Weekly Series on the Soul, Part 39 – Where did my soul go

Oh, where, oh, where did my little soul go?
Oh, where, oh, where can it be?
I don’t know how I lost my soul.
Seems someone stole it from me.

+JMJ+ Welcome to part 39 of our weekly series on the soul. I’ve mentioned before the books I’m reading (well, some of them, it’s a pretty long list) and tonight I found a video (see below) by one of the authors: John W. Cooper, author of Body, Soul, and Life Everlasting. He’s not Catholic, he’s Reformed, and Professor of Philosophical Theology, Calvin Theological Seminary. Now, I don’t usually read much about the Bible and/or theology that isn’t Catholic, but he doesn’t think the idea of the human soul is old-fashioned and ready to be consigned to the dung heap, unlike so many in the modern world, and I’m happy to use his book in our series. It’s inexpensive on Kindle and you can get a free sample if you like using the links at the end of this post. 

Video – Dr. John W. Cooper: Have Christians Lost Their Souls? The Bible and Human Nature. Transcript.

I’ve learned so much already and I’ve only finished the initial overview and the chapters on traditional Christian anthropology and its modern critics, and Old Testament anthropology (and OT views of the afterlife, which section alone is well worth the price of admission as far as I’m concerned). Then come chapters on the Intertestamental period, the New Testament, and then studies and views in the modern period. It’s been an amazing ride so far and I’m quite looking forward to the rest of the journey. 

And I probably want every book in the bibliography. (That’s how I found this one, it was mentioned in the text, and in the bibliography, of A Brief History of the Soul, by Charles Taliaferro and Steward Goetz. Yes, I do read the table of contents, index, appendix, glossary, anything that is included in a book that I’m studying.)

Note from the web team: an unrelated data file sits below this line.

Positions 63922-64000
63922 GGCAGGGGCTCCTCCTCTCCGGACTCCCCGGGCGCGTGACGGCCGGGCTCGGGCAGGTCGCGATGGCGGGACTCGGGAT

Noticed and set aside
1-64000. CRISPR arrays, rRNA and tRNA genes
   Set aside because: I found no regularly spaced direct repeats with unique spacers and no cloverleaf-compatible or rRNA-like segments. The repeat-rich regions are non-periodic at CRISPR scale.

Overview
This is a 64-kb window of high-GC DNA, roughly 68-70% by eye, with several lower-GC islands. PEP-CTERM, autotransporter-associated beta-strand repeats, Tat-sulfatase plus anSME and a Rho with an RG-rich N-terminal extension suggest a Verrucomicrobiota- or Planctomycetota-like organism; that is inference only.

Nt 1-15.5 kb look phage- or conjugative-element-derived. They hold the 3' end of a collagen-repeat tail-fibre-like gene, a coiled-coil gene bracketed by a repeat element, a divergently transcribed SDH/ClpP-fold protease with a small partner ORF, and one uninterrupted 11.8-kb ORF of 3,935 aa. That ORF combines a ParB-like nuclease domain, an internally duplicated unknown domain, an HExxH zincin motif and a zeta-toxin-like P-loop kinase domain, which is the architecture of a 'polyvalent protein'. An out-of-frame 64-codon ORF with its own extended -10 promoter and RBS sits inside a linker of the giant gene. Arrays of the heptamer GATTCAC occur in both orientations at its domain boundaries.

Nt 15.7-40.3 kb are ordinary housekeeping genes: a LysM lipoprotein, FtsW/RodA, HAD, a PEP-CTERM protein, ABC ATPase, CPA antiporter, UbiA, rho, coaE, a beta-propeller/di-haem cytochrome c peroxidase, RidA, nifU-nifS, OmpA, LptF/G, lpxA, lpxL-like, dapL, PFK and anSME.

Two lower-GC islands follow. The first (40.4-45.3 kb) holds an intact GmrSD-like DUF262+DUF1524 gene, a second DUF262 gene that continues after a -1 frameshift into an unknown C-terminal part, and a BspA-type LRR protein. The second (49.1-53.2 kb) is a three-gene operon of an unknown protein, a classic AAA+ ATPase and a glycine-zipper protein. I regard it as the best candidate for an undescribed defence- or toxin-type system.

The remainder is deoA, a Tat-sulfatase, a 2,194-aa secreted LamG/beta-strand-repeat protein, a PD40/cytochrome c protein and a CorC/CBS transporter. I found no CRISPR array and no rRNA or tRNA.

In the video Dr. Cooper does much of what he does in his book, Body, Soul and Life Everlasting: he covers what the Christian church has taught for 2,000 years (except for a few groups), from Scripture down through the Father of the Church, the Great Councils, and down to our day. But, he notes, some people began to question the teachings on the soul a few hundred years ago and now we have Evangelical Christians who doubt or reject even the reality of the soul. How materialist their thinking has become. That is sad. And it has some pretty important consequences, too. But more about that later. We’ll probably explore this book in at least one more post and possibly in more.  

Thank you for visiting and reading. Until next time, whoever and wherever you are, please stay safe and well, virtuous and holy. May the Lord bless and keep you, and may His peace be always with you. +JMJ+


Notes and Links

Image in the banner: Hands holding a candle, photo from Pixabay.

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Annotated Table of Contents for the Weekly Series On the Soul.
Annotated Table of Contents for all series.

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